Venus Fly Traps need three basic things to flourish:


 Please read the above linked-to articles in detail.  If you provide each of these three things in the proper way, you will have a healthy, happy Venus Fly Trap as you see below in the photo.  Below the photo is a brief summary of the care needs of a Venus fly trap.

A Venus Fly Trap with good coloration

Give Venus fly traps as much light as you can. Full direct sunlight at least four hours a day is best, though Venus fly traps can flourish under strong artificial lighting as well. Water them with "pure" water (low in mineral content), either distilled, rain water, or other water that has a low concentration of dissolved solids. Plant them in a proper mix of nutrient poor medium. Most people use peat, sphagnum moss, sand and perlite in some combination.  Long fiber sphagnum moss works well for Venus fly trap soil too.

If possible, keep the ambient humidity high, though this is not critical. Venus Fly Traps can thrive in low humidity. Just be sure to keep their soil damp at all times when the humidity is low.

If you are growing your plant in less than ideal conditions, or you just want the biggest traps possible, it's best to not let them flower. Try to cut the flower stalk off as soon as you notice it. Flowering robs the plant of precious energy that it could otherwise use to make itself larger or produce better leafs and traps. Also, as a flytrap grows, it will often form little offshoots with a second rosette or multiple rosettes of leaves. These offshoots will eventually form their own root systems. When you go to repot your venus fly trap you can gently pry the rosettes apart and have separate Venus fly traps. If you cut the flower off, the Venus flytrap will be more likely to divide and form separate rosettes through the growing season due to the fact it can put more energy into growing.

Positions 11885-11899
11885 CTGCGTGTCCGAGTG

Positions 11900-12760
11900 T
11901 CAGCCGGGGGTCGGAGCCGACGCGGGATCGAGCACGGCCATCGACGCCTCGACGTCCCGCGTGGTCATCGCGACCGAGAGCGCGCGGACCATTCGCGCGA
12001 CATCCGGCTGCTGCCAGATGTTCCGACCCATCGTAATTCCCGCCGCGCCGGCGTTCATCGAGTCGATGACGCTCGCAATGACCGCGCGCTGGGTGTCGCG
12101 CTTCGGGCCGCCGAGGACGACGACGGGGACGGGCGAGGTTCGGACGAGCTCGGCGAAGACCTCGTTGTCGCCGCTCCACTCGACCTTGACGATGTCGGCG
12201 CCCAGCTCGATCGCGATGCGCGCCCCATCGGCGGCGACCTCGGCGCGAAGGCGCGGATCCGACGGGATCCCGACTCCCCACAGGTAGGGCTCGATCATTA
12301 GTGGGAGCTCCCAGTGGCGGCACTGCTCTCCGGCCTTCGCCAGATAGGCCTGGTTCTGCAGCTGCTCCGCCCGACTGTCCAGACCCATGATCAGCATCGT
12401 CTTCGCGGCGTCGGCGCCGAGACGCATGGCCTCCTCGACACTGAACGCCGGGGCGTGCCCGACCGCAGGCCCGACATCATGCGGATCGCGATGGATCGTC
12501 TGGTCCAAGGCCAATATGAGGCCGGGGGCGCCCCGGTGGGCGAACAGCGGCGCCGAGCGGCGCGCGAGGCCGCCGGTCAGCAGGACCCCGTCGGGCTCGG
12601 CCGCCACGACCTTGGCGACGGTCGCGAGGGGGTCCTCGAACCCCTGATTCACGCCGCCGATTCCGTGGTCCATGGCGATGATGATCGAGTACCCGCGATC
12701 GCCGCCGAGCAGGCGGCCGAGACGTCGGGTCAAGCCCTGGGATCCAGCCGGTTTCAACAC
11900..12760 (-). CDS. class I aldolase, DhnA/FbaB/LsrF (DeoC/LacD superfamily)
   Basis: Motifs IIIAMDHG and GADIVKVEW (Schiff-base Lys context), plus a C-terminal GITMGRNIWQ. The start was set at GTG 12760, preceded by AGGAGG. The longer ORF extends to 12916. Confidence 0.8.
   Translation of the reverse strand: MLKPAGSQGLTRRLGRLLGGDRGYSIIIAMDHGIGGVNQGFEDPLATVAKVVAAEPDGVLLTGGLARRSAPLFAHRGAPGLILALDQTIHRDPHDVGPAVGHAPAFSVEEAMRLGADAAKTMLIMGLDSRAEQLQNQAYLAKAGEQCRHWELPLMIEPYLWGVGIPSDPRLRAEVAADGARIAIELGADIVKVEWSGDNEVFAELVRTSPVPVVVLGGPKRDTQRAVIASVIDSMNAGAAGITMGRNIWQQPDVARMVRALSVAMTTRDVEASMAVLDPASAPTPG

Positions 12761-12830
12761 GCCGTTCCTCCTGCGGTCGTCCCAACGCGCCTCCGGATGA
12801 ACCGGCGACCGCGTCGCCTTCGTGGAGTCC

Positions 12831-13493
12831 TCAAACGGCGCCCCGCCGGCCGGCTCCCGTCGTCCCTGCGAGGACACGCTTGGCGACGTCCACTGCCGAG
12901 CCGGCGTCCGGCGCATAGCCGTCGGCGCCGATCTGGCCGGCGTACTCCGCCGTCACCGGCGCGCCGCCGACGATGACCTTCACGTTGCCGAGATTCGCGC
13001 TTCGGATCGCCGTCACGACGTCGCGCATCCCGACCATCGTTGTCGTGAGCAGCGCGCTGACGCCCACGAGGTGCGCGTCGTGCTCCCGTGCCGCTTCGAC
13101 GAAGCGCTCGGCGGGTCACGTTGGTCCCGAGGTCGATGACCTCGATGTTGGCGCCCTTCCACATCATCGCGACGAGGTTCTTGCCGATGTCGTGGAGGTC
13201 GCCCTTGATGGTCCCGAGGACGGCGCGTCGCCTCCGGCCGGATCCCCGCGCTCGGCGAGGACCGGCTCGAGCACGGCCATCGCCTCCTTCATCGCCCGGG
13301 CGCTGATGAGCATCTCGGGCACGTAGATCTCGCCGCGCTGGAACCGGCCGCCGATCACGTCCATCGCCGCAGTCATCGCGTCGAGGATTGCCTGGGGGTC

Leave your comments

Post comment as a guest

Load Previous Comments
  • Guest - Tris

    I have a " fang" flytrap which is sending up a new leaf with twin traps, is this unusual or just an occasional treat?

    0 Like Short URL:
  • Guest - Ted

    I live in apartment and i have east and west windows.I live in europe,not US.I have a question where to put it in dormancy period.

    from Zagreb, Croatia
    0 Like Short URL:
  • There are quite a few options for people who grow indoors, but the most common ones are under artificial lights for the winter on a short photo period of about 8 to 10 hours or in a south-facing windowsill. An east or west facing windowsill could work in a pinch too.

    0 Like Short URL:
  • Guest - Ted

    Hey,Tris.It is not something unusual.It can happen sometimes.

    0 Like Short URL:
  • Guest - Ted

    Is normal apartment light good for dormancy?I dont have some special terrarium,or something like lightning for that.My plant gets 6 hours of direct sunlight.I need some cheap and easy method for dormancy.And my last question is how much light a day should it get in day?

    from Zagreb, Croatia
    0 Like Short URL:
  • Guest - Luke

    Hello. I want to ask a question. So,if weather is kinda bad and cloudy for more days can it trigger dormancy.?

    from New York, NY, USA
    0 Like Short URL:
  • Guest - Paul Muddle

    Wherever possible, I avoid using Peat Moss on environmental grounds. I planted a Fly Trap in a 50/50 sand / ericaceous compost mix (on the grounds that ericaceous is nutrient poor). The plant has been watered with rain water and is kept in a greenhouse but is browning off and looks on its way out as do two Drosera it was planted with. On the other hand a Pitcher is flourishing in identical conditions. Any thoughts?? PS: It's trying to flower so I'll cut off the flower stalk and see if that helps.

    from Kent, UK
    0 Like Short URL:
  • Guest - Brian

    Paul,you need to use peat.I use peat with my plants and since then they are much better.You should water them with distilled ,rain or RO water.Plants need very acidic soil ,like pH 3.0

    from Seattle, WA, USA
    0 Like Short URL:
  • Guest - Yevgeniy

    Hello, so i was wondering if i give my venus flytraps sugary water will it increase plant health.
    Sorry for bad English. Thanks. Greetings from Russia.;)

    from Moscow, Russia
    0 Like Short URL:
  • I've never tried this myself, but my guess is that adding sugar to the water wouldn't have much affect, but could certainly increase mold and bacterial growth in the soil. I'd probably not do it, but it could be worth trying on an experimental level.

    0 Like Short URL:

Like us on Facebook

Who's Online

We have 277 guests and no members online

Forum Members Online

We have 27 guests and 8 members online

User Menu